3D Printing Activities to Try in Your Classroom

Making shoebox dioramas for history or egg drop containers for physics is quickly becoming a thing of the past. There is a new fad making its way through schools: using 3D printers in the classrooms.

This is a new technology that makes solid 3D objects out of light plastic, layer by layer, from a single digital file. The process is started by designing an object with a 3D modeling program, downloading a template from a website, or using a 3D scanner to measure and recreate a tangible object. 3D printers are an average of $300, making them affordable to public schools. You can even watch the object be printed, as many of the printers are transparent. Sam Patterson, a Makerspace coordinator at Echo Horizon School in Culver City, CA, said, “To students, it seems like magic. There is nothing and then there is something. It’s incredibly engaging to watch a 3D object being printed—a new version of watching digital paint dry.”

However, many teachers and schools are hesitant to buy 3D printers, believing them to only be useful for engineering or 3D art classes. But, according to Tim Jump, a science teacher at Benilde-St. Margaret’s School in Minneapolis, says, “3D printing is a strong draw to encourage students to develop their science, technology, engineering and math skills — right alongside communication, collaboration and problem-solving. Programs that allow students to develop, design and produce solutions give them experience with the activities that will serve them well in college and career.” So, we have listed for you different 3D printing activities you can try with your students in your own classroom, regardless of what subject you teach.


No longer do students need to use random craft supplies to create visuals for their projects. Instead, students can use the 3D printer in their classroom to create historical artifacts. For example, when studying the Medieval ages, students can design and print their own war weapons, such as a catapult or siege tower. Then, they can test the weapons against other students’ creations. Or, if they are studying Roman and Greek history, they can design and print their own coinage with a Roman emperor on it. Instead of spending hours creating a model castle, students can just print their.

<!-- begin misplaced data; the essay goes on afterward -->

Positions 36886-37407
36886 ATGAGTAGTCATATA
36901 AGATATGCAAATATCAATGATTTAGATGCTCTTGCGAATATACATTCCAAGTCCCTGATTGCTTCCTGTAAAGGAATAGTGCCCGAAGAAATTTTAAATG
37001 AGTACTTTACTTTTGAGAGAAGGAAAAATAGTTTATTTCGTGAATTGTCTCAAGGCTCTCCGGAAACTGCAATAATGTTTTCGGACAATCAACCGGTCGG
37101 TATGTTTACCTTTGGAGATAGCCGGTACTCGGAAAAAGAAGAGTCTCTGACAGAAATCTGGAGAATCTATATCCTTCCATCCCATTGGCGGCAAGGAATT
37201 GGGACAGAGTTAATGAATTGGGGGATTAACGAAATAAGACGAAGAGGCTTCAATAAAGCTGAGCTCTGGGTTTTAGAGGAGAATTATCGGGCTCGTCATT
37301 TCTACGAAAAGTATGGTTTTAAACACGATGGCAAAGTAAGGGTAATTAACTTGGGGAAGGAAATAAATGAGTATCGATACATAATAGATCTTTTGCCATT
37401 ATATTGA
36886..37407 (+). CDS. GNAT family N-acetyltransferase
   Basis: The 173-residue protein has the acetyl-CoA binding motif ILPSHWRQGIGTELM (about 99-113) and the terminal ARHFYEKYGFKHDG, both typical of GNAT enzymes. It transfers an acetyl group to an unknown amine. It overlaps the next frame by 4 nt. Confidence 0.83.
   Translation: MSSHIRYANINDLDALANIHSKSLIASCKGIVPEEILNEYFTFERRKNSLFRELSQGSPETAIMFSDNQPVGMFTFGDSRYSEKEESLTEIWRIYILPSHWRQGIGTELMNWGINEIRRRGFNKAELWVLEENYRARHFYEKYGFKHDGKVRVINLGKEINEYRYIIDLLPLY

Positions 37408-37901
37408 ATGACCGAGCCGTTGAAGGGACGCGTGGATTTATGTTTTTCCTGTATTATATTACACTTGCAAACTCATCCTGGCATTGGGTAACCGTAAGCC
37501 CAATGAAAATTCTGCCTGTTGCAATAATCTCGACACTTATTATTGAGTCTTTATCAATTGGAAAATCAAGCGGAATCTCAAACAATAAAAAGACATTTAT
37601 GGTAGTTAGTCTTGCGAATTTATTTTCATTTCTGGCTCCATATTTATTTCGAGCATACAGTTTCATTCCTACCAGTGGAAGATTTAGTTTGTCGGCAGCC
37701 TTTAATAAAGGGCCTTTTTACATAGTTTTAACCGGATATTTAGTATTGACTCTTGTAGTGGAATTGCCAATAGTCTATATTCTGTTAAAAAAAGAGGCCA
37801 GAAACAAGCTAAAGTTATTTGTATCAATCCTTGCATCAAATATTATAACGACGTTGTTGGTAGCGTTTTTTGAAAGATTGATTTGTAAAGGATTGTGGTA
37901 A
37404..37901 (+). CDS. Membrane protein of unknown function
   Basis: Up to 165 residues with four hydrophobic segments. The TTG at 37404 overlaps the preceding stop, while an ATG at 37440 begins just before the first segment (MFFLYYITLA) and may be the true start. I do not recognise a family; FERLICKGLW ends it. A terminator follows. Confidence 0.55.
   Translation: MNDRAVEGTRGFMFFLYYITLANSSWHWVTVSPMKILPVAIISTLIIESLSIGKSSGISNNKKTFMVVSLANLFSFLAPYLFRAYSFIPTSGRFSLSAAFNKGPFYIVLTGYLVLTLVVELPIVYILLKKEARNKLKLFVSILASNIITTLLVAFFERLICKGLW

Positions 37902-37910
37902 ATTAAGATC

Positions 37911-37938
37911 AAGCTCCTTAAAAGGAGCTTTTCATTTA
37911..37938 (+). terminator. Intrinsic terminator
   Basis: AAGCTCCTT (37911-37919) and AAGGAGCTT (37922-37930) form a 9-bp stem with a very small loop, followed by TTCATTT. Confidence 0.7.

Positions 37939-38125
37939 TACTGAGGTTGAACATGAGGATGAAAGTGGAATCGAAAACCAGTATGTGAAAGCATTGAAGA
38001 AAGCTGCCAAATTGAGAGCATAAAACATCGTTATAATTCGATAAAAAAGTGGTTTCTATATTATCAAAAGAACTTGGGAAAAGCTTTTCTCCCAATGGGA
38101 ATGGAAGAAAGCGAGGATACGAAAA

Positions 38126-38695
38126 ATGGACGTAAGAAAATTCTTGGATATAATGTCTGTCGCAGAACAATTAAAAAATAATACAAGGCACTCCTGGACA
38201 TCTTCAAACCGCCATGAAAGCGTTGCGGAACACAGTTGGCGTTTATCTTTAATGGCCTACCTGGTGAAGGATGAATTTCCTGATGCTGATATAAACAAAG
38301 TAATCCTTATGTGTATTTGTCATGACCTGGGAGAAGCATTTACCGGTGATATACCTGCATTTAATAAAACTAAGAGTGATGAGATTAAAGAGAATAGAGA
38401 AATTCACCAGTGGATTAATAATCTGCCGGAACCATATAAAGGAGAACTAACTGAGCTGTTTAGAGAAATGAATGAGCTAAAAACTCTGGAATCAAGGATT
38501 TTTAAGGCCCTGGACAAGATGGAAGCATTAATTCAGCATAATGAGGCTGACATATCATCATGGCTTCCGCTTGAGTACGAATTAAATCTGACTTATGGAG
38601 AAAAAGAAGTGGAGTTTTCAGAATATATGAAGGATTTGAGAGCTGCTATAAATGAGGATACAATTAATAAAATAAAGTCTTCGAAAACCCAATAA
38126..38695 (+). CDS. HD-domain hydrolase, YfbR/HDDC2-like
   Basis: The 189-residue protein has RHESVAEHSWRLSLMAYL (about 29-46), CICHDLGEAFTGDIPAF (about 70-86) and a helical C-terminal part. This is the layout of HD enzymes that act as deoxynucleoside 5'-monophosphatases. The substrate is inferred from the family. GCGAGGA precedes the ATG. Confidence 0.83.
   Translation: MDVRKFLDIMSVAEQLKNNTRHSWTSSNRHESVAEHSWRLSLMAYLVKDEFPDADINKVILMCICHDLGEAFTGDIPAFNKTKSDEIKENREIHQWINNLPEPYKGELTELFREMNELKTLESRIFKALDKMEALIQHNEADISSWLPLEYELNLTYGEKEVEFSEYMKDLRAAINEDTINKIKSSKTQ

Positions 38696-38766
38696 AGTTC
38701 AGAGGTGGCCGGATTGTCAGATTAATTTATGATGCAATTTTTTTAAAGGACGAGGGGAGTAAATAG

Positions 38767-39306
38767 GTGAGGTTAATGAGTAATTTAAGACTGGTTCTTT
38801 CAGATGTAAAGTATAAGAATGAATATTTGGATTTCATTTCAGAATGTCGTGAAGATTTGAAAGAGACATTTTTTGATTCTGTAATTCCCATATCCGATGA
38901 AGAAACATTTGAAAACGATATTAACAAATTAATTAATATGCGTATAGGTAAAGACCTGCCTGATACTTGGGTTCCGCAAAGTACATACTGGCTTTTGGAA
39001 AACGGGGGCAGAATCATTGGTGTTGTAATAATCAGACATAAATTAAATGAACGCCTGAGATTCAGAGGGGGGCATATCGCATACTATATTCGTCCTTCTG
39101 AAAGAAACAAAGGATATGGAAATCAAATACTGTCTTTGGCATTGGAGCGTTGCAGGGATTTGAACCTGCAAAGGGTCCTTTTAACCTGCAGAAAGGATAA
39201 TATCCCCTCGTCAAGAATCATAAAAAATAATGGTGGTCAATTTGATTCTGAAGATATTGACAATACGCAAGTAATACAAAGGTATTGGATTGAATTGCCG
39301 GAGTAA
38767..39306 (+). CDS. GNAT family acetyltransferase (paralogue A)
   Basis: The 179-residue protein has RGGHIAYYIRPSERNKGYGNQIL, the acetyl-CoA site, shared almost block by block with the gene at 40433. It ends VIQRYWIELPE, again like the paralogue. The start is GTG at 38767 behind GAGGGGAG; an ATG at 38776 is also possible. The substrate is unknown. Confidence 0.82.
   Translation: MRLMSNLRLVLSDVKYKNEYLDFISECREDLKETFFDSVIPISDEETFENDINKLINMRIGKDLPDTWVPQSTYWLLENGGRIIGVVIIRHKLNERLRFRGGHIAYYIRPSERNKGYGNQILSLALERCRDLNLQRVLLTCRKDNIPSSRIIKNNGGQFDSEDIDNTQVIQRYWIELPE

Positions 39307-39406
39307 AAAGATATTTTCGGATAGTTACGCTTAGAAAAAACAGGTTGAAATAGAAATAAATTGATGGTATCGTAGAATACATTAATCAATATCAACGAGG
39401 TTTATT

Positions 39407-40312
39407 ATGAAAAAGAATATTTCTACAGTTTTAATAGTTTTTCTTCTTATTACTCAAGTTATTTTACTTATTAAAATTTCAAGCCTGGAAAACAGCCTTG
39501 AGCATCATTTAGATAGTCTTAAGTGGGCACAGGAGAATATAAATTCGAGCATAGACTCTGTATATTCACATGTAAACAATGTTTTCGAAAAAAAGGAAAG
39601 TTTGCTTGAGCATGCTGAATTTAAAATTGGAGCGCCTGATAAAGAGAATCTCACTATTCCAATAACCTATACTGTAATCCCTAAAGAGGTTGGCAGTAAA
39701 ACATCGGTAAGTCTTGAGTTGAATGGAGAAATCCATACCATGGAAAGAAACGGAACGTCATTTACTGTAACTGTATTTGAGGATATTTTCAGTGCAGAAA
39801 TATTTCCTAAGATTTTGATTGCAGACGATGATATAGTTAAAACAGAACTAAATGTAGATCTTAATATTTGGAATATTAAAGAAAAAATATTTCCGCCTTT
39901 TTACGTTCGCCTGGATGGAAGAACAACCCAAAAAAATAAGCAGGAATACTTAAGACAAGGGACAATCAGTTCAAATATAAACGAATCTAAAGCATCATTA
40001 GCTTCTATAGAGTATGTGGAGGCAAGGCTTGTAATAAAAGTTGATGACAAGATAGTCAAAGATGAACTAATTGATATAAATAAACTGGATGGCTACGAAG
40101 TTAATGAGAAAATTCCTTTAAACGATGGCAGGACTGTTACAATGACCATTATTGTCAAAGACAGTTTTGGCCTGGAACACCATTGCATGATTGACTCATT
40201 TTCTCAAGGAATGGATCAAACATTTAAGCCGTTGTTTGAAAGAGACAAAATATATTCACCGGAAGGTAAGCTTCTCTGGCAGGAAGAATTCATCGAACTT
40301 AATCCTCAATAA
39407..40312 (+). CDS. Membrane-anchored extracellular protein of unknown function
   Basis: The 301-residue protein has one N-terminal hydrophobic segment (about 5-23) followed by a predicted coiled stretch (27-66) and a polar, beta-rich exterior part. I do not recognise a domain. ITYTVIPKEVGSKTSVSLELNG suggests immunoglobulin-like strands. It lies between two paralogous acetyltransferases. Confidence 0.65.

Rather than wasting sculpting clay, students can create sculptural masterpieces with 3D printing. Not only will this improve their 3D art skills, but it will also improve their computer animation and graphic design skills. For younger children, during the winter holidays, instead of wasting paper to make snowflakes, students can design and then print 3D snowflakes to hang around the classroom.

But, the biggest advantage of having a 3D printer is encouraging students to find fun in the STEM program. Make sure you are comfortable and familiar with the technology yourself so that you can teach your students to use it on their own. As part of STEM, teach that failure in a prototype and design or malfunction of the machine is just part of the learning process.


Have students create 3D Earths to learn about the different layers of Earth. Expand it to have the student create their own solar systems without having to rely on Styrofoam balls. Students can even create the age-old egg drop basket with a 3D printer. Teach students about aerodynamics by having them create airplanes. Focus on the physics behind the airplanes: the balance between strength for launching and weight for gaining flight time, as well as the speed needed to maintain flight. Make sure to teach beyond the printing. Include in your lesson plan the physics, the biology, the geology, the science behind the project. Make sure the emphasize the concept rather than the model.


Students will ineptly become more interested in technology as you use 3D printing. Have mini-lessons on how to properly run the programs 3D printing uses. In technology classes, have students create replacement parts to robots or computers as they learn how different technology works. Incorporate their outside hobbies into technology projects. For instance, have students design and print their video game controller.


Anything is possible with 3D printing for Engineering purposes. Don’t buy pounds of marshmallows and bulk boxes of toothpicks anymore. Have students work together in groups to design and print their own bridges. Then, test those bridges with the weight of toy cars. Students can design and print a building that can withstand an earthquake simulator.


Have students design and print their own math manipulatives. Create rulers, shapes, compasses, protractors, even counting units with your classroom’s 3D printer.

No matter what subject or grade level you are teaching, there are many ways to incorporate 3D printing into student learning. Don’t underestimate the ability of your students—their creativity and learning experience are the key to a successful lesson with 3D printing. Don’t grade results—remember, focus on teaching the concept and allow the 3D printing to be the activity.

Brian Briggs, director of innovation and technology instruction at Plumas Lake Elementary School District in Plumas Lake, CA said, “3D printing these days is redefining education. If there is something a student wants to try or wants to see, it’s just based on their own imagination—now they can build it.”

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